The 3 Prongs of Liz Cheney’s Anti-Trump Campaign – Will They Work? : NPR

Congresswoman Liz Cheney addresses supporters after losing her re-election bid to a primary challenger backed by former President Trump.

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Alex Wong/Getty Images

Congresswoman Liz Cheney addresses supporters after losing her re-election bid to a primary challenger backed by former President Trump.

Alex Wong/Getty Images

Liz Cheney has taken aim at Donald Trump.

The congresswoman from Wyoming may have lost her re-election bid this past week, but she’s making it her mission to make sure Trump is never president again.

“I believe that Donald Trump continues to pose a very serious threat and risk to our republic,” Cheney said on NBC Today show the day after her primary loss. “And I think his victory will require a broad and united front of Republicans, Democrats and independents, and that’s what I intend to be a part of.”

Cheney is taking several steps to try to make this possible:

  • PAC Formation: After her loss, she immediately formed a political action committee called “The Great Task”;
  • Continuation of committee hearings on January 6: As vice chairwoman of the House Jan. 6 committee, she is continuing the hearings this fall with the goal of continuing to expose Trump’s behavior that day;
  • Potential candidate for president: Cheney says he is “thinking about” applying, even possibly an independent bid.

Political Action Committee

Cheney has a lot of money left in her campaign — about $7 million, much of which came from Democrats, among others. This is quite ironic given Cheney’s very conservative political stances.

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Cheney also spoke out against some Democratic entities who controversially stepped up denialists during the GOP primaries in hopes of helping Democrats’ chances against them this November in competitive states and districts.

Cheney can transfer all that money to his newly formed PAC. That would allow her to travel and maybe even run an anti-Trump ad. But it will be limited.

The Commission of 6 Jan

Season 2 of the Jan. 6 committee hearings are expected to begin sometime in mid-September, and that’s where Cheney has a key megaphone and could have the most effect on damaging Trump.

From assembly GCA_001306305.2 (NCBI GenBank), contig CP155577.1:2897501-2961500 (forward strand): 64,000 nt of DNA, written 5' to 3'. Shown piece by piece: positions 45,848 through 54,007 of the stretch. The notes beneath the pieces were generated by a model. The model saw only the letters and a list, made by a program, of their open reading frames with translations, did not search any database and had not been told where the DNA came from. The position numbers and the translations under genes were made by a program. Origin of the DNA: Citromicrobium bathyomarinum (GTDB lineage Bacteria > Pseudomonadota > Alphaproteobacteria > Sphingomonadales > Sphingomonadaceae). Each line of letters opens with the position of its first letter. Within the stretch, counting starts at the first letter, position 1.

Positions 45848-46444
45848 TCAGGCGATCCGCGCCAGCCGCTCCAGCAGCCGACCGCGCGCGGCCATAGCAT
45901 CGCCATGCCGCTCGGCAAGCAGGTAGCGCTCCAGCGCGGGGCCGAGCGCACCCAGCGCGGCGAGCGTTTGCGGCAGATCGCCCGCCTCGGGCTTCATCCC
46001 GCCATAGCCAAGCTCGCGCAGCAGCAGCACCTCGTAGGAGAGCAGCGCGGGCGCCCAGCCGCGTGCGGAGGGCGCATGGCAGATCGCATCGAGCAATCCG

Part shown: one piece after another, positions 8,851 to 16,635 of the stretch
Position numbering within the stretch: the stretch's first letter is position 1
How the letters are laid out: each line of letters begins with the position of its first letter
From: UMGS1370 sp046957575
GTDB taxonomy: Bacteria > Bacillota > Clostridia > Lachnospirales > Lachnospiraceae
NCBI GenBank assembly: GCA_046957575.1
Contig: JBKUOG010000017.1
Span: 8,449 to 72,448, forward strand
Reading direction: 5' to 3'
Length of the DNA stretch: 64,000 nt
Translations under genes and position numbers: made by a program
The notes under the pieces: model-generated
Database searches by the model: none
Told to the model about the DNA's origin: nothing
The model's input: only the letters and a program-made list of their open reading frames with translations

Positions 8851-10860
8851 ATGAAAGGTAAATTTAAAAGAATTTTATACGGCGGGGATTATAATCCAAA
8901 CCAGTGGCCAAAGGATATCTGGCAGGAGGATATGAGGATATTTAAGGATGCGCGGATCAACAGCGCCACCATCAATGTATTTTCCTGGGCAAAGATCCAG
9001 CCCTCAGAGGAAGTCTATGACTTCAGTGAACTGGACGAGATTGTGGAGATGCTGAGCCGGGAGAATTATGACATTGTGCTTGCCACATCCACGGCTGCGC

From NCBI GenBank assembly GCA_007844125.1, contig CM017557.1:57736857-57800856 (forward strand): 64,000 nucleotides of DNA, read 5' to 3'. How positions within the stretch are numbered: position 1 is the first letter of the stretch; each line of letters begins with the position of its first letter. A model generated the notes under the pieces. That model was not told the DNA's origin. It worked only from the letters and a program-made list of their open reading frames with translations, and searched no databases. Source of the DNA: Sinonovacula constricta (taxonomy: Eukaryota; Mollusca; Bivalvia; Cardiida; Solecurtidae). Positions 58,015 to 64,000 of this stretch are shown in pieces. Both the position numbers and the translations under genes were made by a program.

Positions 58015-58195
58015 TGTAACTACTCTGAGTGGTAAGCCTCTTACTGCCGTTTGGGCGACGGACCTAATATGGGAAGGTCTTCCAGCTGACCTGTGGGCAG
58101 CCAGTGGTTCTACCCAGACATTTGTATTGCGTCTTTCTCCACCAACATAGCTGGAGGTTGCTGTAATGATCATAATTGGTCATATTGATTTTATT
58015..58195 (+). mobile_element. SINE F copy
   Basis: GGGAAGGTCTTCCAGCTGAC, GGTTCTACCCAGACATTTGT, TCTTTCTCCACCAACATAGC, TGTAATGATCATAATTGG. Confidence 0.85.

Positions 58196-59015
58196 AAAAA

The hearings so far have damaged Trump’s image, even with his base. Before the FBI raid of his Florida home, Trump’s iron grip on the GOP base appeared to be loosening. He came to be perceived by many Republicans as too chaotic, and the base began to look elsewhere (ie Florida Gov. Ron DeSantis).

But so far, the FBI manhunt has re-consolidated the base around Trump, whose political identity is so heavily wrapped up in his own sense of victimhood.

Enter: Cheney. She will once again command the microphone on the committee podium on January 6 with her diligence and focus.

And since there is no primary left, it has only one focus.

Presidential candidate

Before the primary loss of rep. Liz Cheney on Tuesday, a sign stood on the side of the road in Casper, Wyo., in opposition to Cheney and in support of her primary opponent, Harriet Hageman.

Patrick T. Fallon/AFP via Getty Images

That last point is a shiny one, and there are plenty of people weighing in on its chances.

In reality, Cheney knows he has little or no chance of winning the GOP presidential primary. Not only did she lose her House primary by more than 30 points, but her approval rating among Republicans nationally has plummeted since taking a strong stand against Trump.

The latest NPR/PBS NewsHour/The Marist poll, for example, showed that Cheney has only 13% favorability in his own party.

But winning the elections and becoming president herself is hardly the point. Cheney wants to wreak as much havoc on Trump — and all the election deniers — as possible.

She’s good at arguing and can make the case in the GOP primaries to Republicans who don’t usually get that perspective from their preferred news sources.

If she runs, she’ll struggle to be on the debate stage with Trump, but that’s highly unlikely to happen because Trump controls the levers of power in the party right now. But she can run retail campaigns and will get a lot of media attention.

She is also open to an independent run for president. How it can be cut is less known. Again, she’s not going to win the White House, but if her candidacy is believed to legitimately take away Trump’s votes, it’s something she’ll likely give serious consideration to.

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After Cheney’s loss, Trump announced on his social media platform, “Now she can finally disappear into the depths of political oblivion.”

But this is hardly true. Even though Cheney won’t be a congressman next year and probably won’t be president, she’s not going away.

Because at the end of the day, as she said on NBC, “I’m going to do whatever it takes to keep Donald Trump out of the Oval Office.”

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